C++0x: Too little, too late

Posted by Martin Vilcans on 13 January 2006

Bjarne Stroustrup, the creator of C++ has written A Brief Look at C++0x, where he shows a few features that will likely become part of the new C++ standard. My first impression is the same as I had with every release of Java leading up to version 1.5: "Too little, too late".

The ISO C++ committee are still years from freezing the new language spec, and judging by the rate new C++ features have been included in some compilers historically, I guess we'll have to wait until 2010 before the new features are supported well enough for us to start relying on them.

Stroustrup shortly mentions garbage collection as one of the features, and this is the most important change in my opinion. Sure, garbage collection may cost some CPU time, and RAM in particular, but it simplifies programming so much that it is worth it. Not having to worry about pointer ownership is a great relief. If it's possible to specify which classes should be garbage collection, there is also the possibility to optimize classes by changing how their memory is handled.

Apart from garbage collection, there are few features that make me go "wow!", and even garbage collection is nothing new so I didn't really go "wow!" because of that either. It has been available as third party products for years. It's good that it's becoming part of the language spec itself though. The new features mostly seem to be about cleaning up the uglier parts of the language, for example compile errors related to templates. This is good idea, but it's not very revolutionary. Many changes seem to be additions to the standard library, where we already have a de facto standard library in Boost.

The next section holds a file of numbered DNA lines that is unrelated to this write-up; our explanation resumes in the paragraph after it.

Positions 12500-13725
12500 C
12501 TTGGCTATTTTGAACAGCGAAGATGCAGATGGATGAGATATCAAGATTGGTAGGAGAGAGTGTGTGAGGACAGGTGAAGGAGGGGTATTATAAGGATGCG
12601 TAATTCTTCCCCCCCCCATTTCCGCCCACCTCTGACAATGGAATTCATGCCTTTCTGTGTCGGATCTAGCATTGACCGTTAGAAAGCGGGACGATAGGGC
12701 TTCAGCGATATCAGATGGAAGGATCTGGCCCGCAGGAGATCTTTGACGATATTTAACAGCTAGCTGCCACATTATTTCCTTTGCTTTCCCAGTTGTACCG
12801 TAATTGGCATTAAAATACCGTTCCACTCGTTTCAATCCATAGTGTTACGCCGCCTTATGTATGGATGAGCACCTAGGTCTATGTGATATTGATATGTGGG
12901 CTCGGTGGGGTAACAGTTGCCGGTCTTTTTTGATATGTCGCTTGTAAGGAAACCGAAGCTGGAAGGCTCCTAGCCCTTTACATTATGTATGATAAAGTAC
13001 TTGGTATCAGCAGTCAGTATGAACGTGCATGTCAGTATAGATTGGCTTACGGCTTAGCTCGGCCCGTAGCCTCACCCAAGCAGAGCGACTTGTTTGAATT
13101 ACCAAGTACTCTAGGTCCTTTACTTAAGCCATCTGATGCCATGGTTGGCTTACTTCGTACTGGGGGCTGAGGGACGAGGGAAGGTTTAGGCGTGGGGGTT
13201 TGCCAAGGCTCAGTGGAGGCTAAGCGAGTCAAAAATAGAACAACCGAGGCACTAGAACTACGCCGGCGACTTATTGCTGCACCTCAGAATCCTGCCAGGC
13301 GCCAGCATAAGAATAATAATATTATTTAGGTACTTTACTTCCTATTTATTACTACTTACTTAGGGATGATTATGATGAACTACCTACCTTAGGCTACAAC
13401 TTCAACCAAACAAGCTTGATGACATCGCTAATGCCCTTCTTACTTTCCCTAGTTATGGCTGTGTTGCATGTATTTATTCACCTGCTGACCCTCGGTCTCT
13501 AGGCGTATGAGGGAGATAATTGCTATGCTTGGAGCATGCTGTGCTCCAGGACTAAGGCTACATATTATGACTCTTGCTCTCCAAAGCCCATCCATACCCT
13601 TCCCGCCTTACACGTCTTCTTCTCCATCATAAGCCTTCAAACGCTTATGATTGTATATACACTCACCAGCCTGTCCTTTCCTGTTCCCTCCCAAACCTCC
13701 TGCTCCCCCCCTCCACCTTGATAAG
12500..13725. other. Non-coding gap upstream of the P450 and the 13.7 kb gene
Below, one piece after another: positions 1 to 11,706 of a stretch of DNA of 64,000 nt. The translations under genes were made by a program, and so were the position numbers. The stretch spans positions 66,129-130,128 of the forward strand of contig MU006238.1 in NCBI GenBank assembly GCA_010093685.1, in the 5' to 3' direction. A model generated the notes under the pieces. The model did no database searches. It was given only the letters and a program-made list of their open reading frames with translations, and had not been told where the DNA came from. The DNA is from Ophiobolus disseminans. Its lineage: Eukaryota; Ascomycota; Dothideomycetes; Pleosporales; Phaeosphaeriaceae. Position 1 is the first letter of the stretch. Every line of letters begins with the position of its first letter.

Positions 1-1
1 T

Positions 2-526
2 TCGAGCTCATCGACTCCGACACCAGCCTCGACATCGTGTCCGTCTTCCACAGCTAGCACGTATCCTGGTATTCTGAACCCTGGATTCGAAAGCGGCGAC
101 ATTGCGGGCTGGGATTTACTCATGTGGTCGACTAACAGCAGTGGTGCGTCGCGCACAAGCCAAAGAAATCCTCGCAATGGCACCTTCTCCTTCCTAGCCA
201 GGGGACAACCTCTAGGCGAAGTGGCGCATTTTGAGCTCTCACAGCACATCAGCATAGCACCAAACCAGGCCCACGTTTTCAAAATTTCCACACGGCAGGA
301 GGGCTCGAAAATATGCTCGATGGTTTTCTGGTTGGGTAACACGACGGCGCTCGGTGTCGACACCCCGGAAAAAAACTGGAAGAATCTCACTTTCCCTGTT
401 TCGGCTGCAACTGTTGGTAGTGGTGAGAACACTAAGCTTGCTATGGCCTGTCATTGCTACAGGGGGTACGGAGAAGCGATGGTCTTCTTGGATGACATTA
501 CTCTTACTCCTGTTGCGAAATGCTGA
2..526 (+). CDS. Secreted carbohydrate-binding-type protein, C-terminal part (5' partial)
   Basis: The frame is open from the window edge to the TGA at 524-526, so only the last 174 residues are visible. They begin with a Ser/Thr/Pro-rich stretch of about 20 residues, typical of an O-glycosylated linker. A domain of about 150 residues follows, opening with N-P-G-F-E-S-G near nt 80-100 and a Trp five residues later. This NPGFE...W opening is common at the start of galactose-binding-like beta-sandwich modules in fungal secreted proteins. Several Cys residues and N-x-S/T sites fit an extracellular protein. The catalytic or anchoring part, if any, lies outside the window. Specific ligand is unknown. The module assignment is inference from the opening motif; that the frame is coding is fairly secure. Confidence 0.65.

Where are the cool new features, like good multiprocessor support (and I'm not talking about just synchronization, like in Java), removing the declaration/definition distinction (which is an unnecessary violation of the Don't Repeat Yourself principle), lambda functions (would be useful for the STL algorithms), built-in unit testing and design by contract constructs (like D has), reflection (like in Java), aspect oriented programming, alternatives to situations where we still have to use the preprocessor and other features that I can't even think about?

All of the above features are available in other languages, though I don't know of one language that implements them all. As far as I can see it would be possible to implement them in C++ while keeping its "efficient but flexible" profile. The problem Stroustrup mentions is that the ISO C++ committee does not have time to work on the specification as much as they would like, and I guess this is the problem with a language designed by a committee.

When I discovered the D language, I went "wow!". That language has all the good features of C++, some of the features in my wishlist above, but unfortunately just a tiny fraction of the user base. I wrote about D in this post,so I won't repeat it.

This may sound like I'm bashing C++, but in spite of its faults, it's still my favourite language for speed-critical software. There really is no competition. Scripting languages are too slow and virtual machine based languages (Java and Microsoft's CLR languages) require a too heavy runtime environment and are hard to interface to native code. C++ is close to the metal and very powerful but still has relatively high-level constructs such as classes and templates. There really isn't any popular language that competes with C++'s position. I'm hoping that D will become a real competitor. Sun got down to improving Java at last when Microsoft announced C#, so competition is a good thing.

/me hopes to be proven wrong, and that C++0x will make me go "wow!".

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